“Tavi Gevinson may take over the world while you read this,” proclaims CNN‘s profile of the media wunderkind, blogging sensation, and teen-geared online magazine Rookie. Not to brag or anything, but we saw that one coming a long time ago. Tavi, of course, insists that, far from plotting world domination, she’s currently just busy watching Nickelodeon movies.
We don’t see any reason why she can’t do both, however, especially given the major year she just capped off. Just take a look at some of her achievements in 2012: celebrating Rookie’s first anniversary, launching a print edition called “Yearbook One”, being named one of Forbes “30 Under 30″, landing a movie role, and, of course, turning sixteen. If anyone can take over the world while watching The Wild Thornberries, it’s Tavi.
In her latest interview, though, she comes off, as always, as a charming, thoughtful, down-to-earth girl you’d want to be friends with (in high school, as in life). Here are some of our favorite anecdotes and bits of wisdom, straight from the mouth of the multi talented teen:
On the false dichotomy between the mainstream-y popular girls and the outcast alts:
Sometimes Rookie is written about like, “Finally! Something for alternative girls” and I’m like, “No!” Obviously it’s not for everyone, but I used to think that there are cheerleaders and there are art kids. And then I realized that’s really silly and sometimes you feel like a cheerleader and sometimes you feel like an art kid, and there’s a part of everyone that feels lonely or like an outcast.
On the secret she has to keep from Jon Hamm, lest she hurt his feelings:
Jon Hamm made an “Ask a Grown Man” video for us, where we have grown men like him answer questions girls send in for our advice section of the site. At the end of his video, he was like, “Watch ‘Mad Men.’ No! You’re too young to watch ‘Mad Men’ –watch ‘The Hunger Games.’” And all of the comments were like, “I’m 16 and I watch ‘Mad Men.’” He has no clue that the only people who watch “Mad Men” are teenage girls, but if you tell him it’ll just break his heart.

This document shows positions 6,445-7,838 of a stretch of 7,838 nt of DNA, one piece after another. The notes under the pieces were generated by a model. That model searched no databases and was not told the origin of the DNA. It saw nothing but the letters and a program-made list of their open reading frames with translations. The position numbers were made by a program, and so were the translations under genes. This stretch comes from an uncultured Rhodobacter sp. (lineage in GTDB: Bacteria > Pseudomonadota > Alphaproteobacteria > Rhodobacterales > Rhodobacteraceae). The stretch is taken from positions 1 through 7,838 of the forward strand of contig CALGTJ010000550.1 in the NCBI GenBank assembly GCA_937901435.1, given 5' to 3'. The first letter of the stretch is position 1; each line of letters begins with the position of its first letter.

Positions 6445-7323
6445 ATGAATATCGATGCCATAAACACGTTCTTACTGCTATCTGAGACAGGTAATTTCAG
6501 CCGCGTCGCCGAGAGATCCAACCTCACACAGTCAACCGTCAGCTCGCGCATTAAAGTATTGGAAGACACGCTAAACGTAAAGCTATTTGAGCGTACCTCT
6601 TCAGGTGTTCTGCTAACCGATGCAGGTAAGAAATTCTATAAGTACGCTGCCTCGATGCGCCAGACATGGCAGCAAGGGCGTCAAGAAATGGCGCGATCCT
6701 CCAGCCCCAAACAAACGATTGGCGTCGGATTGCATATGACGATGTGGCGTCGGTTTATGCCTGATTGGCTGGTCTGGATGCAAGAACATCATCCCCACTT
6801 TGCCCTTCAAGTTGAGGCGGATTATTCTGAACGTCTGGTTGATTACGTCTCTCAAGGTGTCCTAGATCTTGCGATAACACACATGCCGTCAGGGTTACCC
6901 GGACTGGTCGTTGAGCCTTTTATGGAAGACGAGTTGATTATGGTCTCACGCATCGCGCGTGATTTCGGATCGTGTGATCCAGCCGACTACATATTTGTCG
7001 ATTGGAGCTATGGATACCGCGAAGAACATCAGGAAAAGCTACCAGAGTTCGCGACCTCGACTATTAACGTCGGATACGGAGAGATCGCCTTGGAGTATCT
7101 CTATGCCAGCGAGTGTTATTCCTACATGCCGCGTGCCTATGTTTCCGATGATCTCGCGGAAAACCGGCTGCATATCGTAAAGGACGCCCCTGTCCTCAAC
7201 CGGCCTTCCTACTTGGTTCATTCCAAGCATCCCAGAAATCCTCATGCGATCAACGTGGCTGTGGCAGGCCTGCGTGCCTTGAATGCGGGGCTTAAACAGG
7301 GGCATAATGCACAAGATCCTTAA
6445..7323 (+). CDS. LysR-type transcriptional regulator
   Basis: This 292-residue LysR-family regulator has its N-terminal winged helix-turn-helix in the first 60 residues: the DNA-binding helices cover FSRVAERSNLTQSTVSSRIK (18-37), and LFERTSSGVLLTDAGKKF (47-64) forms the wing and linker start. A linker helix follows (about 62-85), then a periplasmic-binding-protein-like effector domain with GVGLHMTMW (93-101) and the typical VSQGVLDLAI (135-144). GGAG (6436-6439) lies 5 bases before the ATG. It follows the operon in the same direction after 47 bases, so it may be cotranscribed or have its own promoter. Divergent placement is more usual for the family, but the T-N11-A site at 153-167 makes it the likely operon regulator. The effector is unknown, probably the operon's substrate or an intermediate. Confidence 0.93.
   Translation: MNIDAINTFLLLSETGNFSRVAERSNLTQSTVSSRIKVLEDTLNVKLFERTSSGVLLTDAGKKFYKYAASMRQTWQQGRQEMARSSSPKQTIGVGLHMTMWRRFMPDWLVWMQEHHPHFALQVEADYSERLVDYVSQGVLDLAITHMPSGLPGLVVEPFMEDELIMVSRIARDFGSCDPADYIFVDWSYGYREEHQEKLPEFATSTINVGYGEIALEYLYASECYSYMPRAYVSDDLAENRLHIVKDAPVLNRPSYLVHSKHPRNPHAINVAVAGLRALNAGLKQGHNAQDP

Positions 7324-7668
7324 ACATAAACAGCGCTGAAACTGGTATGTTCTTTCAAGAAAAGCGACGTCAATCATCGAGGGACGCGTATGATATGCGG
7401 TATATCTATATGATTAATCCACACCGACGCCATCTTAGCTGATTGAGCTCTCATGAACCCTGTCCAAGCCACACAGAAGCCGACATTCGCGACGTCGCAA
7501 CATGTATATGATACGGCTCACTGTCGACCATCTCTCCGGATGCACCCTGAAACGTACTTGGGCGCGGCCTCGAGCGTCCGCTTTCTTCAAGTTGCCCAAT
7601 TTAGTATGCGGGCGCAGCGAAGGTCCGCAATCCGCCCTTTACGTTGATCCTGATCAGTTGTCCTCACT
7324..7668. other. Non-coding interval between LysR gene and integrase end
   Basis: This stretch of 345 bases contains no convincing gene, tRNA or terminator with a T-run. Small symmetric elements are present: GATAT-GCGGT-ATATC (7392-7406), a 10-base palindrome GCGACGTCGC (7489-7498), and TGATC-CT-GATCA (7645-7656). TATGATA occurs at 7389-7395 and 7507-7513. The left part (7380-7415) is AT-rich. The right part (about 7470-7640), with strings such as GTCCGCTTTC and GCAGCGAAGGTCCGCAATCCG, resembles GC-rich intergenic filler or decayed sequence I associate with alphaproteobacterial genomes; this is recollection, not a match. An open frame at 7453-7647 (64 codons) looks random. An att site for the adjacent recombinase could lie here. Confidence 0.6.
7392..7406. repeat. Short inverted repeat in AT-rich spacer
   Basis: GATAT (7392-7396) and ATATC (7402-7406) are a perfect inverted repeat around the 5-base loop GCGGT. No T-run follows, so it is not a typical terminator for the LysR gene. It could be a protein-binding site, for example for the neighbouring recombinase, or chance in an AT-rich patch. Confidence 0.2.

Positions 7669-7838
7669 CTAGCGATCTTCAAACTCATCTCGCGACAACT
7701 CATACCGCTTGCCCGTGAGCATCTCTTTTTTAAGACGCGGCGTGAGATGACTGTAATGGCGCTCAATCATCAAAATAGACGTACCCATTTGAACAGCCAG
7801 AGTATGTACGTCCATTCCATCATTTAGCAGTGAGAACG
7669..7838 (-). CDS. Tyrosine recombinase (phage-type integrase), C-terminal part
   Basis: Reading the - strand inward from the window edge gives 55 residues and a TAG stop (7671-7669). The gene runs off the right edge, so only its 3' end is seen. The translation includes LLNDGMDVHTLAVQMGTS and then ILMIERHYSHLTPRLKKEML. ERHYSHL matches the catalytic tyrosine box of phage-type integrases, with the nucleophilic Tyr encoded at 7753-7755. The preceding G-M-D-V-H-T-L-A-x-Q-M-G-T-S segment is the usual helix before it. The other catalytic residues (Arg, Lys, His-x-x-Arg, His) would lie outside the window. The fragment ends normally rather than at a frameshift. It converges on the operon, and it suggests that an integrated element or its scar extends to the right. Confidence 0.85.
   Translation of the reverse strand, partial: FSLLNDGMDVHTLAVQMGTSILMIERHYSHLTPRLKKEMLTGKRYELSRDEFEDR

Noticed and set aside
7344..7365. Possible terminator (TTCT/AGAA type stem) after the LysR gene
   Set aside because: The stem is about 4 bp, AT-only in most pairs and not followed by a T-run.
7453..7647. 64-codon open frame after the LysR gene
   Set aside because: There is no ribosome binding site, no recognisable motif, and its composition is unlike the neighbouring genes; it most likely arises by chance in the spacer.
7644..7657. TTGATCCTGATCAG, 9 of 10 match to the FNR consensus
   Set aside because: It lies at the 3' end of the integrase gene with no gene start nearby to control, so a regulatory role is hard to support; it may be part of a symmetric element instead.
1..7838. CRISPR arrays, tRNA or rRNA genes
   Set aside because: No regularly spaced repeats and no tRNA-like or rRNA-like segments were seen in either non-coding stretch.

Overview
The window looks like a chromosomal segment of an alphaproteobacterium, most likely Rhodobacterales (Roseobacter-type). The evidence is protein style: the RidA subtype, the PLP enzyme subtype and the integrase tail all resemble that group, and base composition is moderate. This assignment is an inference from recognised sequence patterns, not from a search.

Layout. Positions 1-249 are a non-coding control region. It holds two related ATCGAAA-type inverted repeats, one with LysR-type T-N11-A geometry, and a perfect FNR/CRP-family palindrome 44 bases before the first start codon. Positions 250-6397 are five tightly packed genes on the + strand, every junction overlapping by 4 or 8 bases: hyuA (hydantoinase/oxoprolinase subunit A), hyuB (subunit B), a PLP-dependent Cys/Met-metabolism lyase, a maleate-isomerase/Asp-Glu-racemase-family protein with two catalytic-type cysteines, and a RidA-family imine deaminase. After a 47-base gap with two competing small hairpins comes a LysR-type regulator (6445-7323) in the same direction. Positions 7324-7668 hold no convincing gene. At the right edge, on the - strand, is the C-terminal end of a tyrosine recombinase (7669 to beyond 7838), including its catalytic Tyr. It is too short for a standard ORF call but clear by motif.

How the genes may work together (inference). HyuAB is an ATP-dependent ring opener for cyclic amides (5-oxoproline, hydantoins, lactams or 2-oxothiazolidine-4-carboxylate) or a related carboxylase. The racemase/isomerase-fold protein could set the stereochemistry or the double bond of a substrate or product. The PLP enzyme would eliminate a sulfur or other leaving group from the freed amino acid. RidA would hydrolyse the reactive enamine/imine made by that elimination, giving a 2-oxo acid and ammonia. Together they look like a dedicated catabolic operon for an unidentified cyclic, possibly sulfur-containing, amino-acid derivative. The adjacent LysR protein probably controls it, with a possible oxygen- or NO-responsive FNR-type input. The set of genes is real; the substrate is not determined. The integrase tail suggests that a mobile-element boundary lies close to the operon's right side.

On the Justin Bieber documentary, Never Say Never:
I think Justin Bieber’s story is so … forgive me for wording it like this … unique to our time. That movie is like a three-hour-long bar mitzvah montage. You know how when you go to a bar mitzvah, which I’m sure you do all the time, and they show a video of the kid through the years and it’s really flattering because it’s his bar mitzvah, so, obviously? That’s what that movie felt like. It was called a documentary, but it was produced by him. I am a Justin Bieber fan, but I am also so fascinated by how weird pop music can be and how manipulated it can be, so I enjoy thinking about that side of it too. I feel bad for him. I could never imagine growing up that way. When someone starts something like that so young, you have to wonder…
On mean Internet commenters:
I’m really good at making teen angst romantic. I’m really good at dealing with heartbreak and things like that, and making it into this whole experience. But there’s no way to make someone-on-the-Internet-said-something-mean-about-me into romantic angst where you can listen to music and cry or whatever. That’s just really pathetic. So I just try and think about these worries in their simplest form: Feeling misunderstood and feeling afraid. Being afraid to change because who you’ve been is so well-documented is essentially a normal fear about growing up. Social interactions are completely mortifying and embarrassment is in store for you, and in a year you’ll hate whoever you are now and everything anyway. Just knowing all that helps too.